Almost every site has a folding table or 2. Portable tables have been reinvented, with many patterns and sizes available from discount stores and outdoor outfitters. Some have roll-up table tops. Since the tables carry little more than laptop computers, atlases, and notebooks, light-duty hardware is OK, verging on flimsy. Decades ago the few who brought tables used card tables. We spread atlases out on car hoods and trunks, which were more horizontal then.
Everyone uses folding chairs. These, too, have been reinvented in profuse variety. Decades ago the only types had a flip-down seat as can still be found in schools and churches, and plastic-webbed aluminum-tube lawn chairs.
Tall Dobsonians became popular in the 1970s, and used the teetery ladders of those times. Now far more common, they use newer ladders with safer, wide-splayed feet.
I saw a few "anti-gravity" chairs for binocular use and meteor watching. Decades ago we had plastic-webbed, aluminum-tube chaise lounges.
Everything is carefully folded or furled to fit their vehicle ... or, the vehicle is chosen because it can hold the owner's full set. I remember marveling at how much more a squarish van held than a conventional station wagon. Now, vehicles come in so many configurations that everyone can carry everything they want. A lot of RVs at the star party showed red-light and sealed-window customizations, so many people are very serious about this.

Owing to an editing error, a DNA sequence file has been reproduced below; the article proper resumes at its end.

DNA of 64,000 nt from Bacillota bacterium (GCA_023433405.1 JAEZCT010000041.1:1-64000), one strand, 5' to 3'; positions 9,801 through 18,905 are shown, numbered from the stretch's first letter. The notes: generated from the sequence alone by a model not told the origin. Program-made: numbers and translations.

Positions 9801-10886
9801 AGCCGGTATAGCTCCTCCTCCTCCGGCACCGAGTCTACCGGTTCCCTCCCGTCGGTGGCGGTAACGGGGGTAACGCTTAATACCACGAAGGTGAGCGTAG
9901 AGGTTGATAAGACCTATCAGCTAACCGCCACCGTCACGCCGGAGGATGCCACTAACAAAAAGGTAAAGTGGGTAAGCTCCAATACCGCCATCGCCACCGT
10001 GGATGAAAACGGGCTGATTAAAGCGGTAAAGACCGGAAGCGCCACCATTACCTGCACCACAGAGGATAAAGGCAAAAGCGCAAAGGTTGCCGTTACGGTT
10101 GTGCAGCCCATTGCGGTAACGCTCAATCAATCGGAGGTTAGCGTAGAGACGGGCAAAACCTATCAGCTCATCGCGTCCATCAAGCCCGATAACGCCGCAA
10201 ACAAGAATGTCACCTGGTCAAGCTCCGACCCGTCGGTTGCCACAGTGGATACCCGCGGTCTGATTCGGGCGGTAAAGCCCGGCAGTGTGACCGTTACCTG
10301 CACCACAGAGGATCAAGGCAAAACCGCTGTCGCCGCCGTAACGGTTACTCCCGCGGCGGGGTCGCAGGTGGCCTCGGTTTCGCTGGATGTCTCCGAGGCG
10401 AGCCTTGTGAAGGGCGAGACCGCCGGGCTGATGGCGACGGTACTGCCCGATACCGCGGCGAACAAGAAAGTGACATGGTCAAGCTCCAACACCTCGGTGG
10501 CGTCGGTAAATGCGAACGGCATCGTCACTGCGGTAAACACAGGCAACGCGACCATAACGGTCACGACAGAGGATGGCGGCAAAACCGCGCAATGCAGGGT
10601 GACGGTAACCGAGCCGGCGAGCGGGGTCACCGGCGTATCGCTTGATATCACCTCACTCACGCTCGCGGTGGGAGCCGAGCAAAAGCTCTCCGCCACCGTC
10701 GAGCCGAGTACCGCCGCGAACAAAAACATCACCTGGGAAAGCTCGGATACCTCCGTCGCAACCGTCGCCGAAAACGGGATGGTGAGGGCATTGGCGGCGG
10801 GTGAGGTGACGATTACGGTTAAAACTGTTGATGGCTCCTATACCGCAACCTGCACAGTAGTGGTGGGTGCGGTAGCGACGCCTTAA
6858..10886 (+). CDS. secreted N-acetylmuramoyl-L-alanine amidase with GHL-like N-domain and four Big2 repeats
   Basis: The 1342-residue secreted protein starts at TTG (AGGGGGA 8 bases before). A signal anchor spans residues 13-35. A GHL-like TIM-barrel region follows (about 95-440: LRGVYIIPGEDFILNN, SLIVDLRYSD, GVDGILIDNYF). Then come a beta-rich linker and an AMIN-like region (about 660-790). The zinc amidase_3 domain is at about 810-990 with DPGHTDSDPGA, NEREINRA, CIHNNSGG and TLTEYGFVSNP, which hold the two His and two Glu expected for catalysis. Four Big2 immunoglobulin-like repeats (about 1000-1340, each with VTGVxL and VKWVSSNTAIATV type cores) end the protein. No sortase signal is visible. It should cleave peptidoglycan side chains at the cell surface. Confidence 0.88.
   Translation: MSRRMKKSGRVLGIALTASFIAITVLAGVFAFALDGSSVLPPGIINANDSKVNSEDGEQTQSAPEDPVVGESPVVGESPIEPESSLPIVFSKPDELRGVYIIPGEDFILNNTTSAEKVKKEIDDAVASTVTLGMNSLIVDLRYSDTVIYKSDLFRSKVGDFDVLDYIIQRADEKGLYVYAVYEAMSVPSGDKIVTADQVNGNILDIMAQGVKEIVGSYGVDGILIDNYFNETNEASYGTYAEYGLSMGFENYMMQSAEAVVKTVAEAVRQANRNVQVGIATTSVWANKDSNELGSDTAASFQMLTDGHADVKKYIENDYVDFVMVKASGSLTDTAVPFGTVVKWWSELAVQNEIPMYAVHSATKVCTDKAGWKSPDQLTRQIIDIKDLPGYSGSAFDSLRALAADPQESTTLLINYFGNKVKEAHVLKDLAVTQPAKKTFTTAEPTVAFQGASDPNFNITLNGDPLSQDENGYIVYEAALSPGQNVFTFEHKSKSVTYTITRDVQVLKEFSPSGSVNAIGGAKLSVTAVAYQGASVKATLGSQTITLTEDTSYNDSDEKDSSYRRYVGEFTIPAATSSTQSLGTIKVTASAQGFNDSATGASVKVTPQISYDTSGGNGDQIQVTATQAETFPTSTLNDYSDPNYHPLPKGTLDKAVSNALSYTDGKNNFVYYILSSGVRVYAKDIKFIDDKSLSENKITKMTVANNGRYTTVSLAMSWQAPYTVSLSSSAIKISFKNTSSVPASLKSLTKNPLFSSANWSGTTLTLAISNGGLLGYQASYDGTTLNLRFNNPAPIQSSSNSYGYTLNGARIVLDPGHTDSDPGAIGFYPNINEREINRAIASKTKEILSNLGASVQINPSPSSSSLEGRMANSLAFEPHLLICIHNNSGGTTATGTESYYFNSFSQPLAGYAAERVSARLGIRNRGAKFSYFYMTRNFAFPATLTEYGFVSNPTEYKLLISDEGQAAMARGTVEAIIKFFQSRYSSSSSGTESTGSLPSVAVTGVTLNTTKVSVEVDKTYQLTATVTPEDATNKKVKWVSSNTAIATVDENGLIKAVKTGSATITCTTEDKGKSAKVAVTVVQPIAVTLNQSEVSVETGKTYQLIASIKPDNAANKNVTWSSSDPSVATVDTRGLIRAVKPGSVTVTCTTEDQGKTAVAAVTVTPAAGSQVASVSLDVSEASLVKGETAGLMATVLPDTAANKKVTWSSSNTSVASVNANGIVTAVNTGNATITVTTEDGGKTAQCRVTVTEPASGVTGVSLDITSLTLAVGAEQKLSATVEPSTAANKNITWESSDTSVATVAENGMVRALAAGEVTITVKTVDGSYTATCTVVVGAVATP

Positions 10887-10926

The 2012-era scope site sports a great deal more stuff than its predecessor. The scopes themselves cost a lot more, and so does all the other stuff, and their vehicles. But the expense and the bulk deliver images far surpassing those of olden times, and computer-processed electronic imaging vastly exceeds old film astrophotography. They get what they pay for.
© Norman Sperling August 15, 2012
After 15+ years of parent-teacher meetings, I've attended my last. I've heard what happens, in and around those groups, since before my older boy entered Kindergarten. I've taught K-12, undergrad college students, and a few grad students. I've listened to a whole lot of students at all levels.